If a Twitter user posts an illegal tweet, they could get sued, but Twitter could be sued itself as a secondary publisher according to Zack Whittaker. Legal analysis site Out-Law published a very interesting, theoretical piece, which describes how Twitter could fall foul of the law through no apparent fault of its own but by giving its users free reign over what they say.
A case of mistaken identity in Australia illustrates the point. Someone wrote a hateful blog about writer and television personality Marieke Hardy. She wrote a blog post accusing Joshua Meggitt of being its author and used her Twitter account to draw attention to her post.Hardy was wrong to finger Meggitt as the author of the original material and she reportedly paid Au$15,000 (£10,000) to settle the case. Will Twitter still be held liable for the libel?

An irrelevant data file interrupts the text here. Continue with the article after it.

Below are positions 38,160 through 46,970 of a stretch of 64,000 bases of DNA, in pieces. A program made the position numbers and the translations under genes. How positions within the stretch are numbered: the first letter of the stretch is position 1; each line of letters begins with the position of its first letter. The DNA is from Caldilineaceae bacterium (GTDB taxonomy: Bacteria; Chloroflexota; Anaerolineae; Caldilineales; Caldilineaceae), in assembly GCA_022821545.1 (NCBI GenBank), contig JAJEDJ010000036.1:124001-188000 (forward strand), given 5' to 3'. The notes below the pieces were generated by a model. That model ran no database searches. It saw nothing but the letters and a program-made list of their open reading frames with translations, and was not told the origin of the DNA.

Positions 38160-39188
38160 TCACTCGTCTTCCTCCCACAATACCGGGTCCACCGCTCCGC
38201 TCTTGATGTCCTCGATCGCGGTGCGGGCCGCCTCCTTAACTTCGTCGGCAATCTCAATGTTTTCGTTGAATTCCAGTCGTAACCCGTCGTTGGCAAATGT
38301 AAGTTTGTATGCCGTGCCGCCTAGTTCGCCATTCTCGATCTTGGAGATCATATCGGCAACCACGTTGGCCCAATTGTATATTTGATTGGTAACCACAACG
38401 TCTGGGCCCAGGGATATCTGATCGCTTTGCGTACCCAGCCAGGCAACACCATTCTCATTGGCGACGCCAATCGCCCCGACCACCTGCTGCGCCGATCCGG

One more thing, Those who retweeted are not being pursued. Under the country's defamation laws, internet service providers (ISPs) and internet content hosts (ICHs) are publishers and can be sued in relation to material published by a third party. This means that Twitter and other social media platforms can be held liable for defamatory material published by a user.
[Source 1 & Source 2]